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Use Strava's Global Heatmap to see where people run, bike, and swim near you

Strava maps out the movement of millions of athletes.

Published onNovember 7, 2022

A laptop displays the Strava Global Heatmap.
Kaitlyn Cimino / Android Authority

One of the most popular fitness tracking apps for runners and cyclists, Strava connects millions of athletes. These athletes record routes, trails, laps, and more, all over the world. Strava’s Global Heatmap offers a bird’s eye view of all the action.

What is Strava’s Global Heatmap?

The Strava Global Heatmap illustrated activity on land and off the coast of windward Oahu.

Strava’s Global Heatmap offers a unique perspective of the app’s community. Worldwide, Strava athletes record runs, rides, swims, and more, contributing data points to the community record. When enough activity occurs on a given trail or in a concentrated area, that activity appears as “heat” on the world map. The heatmap is then updated monthly to reflect the popularity of specific areas and routes. Athletes looking for fresh stomping grounds can use the Global Heatmap to discover trails fellow Strava users have already blazed (pun intended).

Heatmap filters

The Strava Global Heatmap is quite interactive. Users can select a variety of filters to zero in on the information they want to see and personalize how they want to see it. These include Heatmap Color with choices in hot, blue, purple, gray, and red, as well as Heat Opacity with percentage options. The Map Style and Layers can also be adjusted to include satellite details, labels, winter landscapes, and more. Finally, users can select one specific activity to view, such as cycling, or view all activities at once

Global Heatmap and privacy

Any activity a user marks as private will not be added to the Global Heatmap. Likewise, Strava athletes may opt out of contributing data to the Global Heatmap at any time by updating their privacy settings.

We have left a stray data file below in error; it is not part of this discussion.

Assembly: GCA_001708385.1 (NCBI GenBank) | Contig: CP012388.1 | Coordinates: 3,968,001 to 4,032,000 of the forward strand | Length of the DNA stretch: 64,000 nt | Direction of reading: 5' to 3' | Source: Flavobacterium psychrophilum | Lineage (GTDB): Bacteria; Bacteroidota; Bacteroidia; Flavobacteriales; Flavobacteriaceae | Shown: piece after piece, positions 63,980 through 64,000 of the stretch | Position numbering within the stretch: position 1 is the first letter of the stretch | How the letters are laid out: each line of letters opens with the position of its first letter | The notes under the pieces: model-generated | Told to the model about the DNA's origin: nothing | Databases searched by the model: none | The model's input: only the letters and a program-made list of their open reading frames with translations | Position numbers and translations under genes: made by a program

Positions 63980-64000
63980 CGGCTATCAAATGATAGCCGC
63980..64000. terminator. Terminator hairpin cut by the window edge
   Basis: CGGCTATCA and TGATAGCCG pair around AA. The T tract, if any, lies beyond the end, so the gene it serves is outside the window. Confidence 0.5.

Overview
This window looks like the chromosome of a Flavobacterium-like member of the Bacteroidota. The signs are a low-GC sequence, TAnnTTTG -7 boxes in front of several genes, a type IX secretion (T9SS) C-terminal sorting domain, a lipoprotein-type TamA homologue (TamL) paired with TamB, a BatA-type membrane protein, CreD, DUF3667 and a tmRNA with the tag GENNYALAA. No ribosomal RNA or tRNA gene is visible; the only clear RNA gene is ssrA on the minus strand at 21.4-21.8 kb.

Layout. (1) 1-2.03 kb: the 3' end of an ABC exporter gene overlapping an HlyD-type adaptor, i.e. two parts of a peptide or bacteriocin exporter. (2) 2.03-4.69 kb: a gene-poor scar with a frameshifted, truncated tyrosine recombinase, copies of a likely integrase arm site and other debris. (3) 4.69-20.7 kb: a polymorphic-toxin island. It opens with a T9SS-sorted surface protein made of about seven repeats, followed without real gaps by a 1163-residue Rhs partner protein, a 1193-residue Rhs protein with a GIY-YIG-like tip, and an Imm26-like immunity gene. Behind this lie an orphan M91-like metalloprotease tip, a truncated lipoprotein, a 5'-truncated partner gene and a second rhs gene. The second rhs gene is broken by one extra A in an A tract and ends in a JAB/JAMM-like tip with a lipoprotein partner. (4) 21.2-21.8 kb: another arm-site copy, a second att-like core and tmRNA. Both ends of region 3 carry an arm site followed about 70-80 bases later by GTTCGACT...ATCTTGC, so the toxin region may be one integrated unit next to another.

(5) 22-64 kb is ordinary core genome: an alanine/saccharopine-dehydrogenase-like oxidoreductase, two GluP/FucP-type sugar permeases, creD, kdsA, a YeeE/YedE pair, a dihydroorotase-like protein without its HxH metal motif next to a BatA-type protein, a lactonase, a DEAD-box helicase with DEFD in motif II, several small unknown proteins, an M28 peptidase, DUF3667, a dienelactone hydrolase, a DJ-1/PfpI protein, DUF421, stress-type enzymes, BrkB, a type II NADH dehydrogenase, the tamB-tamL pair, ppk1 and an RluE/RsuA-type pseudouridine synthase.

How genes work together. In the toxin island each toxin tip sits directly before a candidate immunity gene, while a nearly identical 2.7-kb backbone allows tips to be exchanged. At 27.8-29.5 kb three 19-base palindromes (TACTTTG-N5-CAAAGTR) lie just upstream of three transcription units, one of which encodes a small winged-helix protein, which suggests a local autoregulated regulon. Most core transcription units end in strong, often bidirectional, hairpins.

4 cool things you can do with Strava’s Global Heatmap

A laptop displays the Strava Global Heatmap zoomed in on Hawaii.
Kaitlyn Cimino / Android Authority

The Global Heatmap is more than just a pretty face. The platform offers athletes plenty of opportunities to enhance their workout experience. Try out one of the cool ways to use Strava’s map below.

Find new and exciting routes

The most obvious use for Strava’s Global Heatmaps is to find tried and true trails and routes. Strava is the world’s largest social platform for athletes, and the Global Heatmap represents the hive mind that makes the Strava community so unique. Discover where fellow runners are breaking a sweat, or find a new spot to take a swim.

Locate the hottest spots near you

Local hotspots aren’t always known to every local. Use the Global Heatmap to identify the popular spots in your area. You may discover a hike you didn’t know about or be surprised to see how much activity a spot gets that you thought was a hidden gem.

Plan a vacation with scenic workouts in mind

It’s always wonderful to imagine a vacation free of work and exercise, but in reality, many of us would only get restless. Instead of flying blind, use the Global Heatmap to discover popular routes wherever you’re heading.

Follow the ovals

A perfectly oval trail is very unlikely to occur in nature. That means you can use Strava’s Global Heatmap to locate tracks where other athletes regularly clock laps! Tracks can be indispensable when trying to time out specific distances or interval sets. Likewise, you can use the same idea to locate coastal swimming areas or freshwater workout options.


A Strava account is free, however, you can also opt to upgrade to a Strava Membership for $7.99 per month or $59.99 billed annually.

The Global Heatmap is available for the public to review. However, only Strava athletes can zoom in for street-level details. Also, Strava’s Personal Heatmap feature is locked behind the membership paywall.

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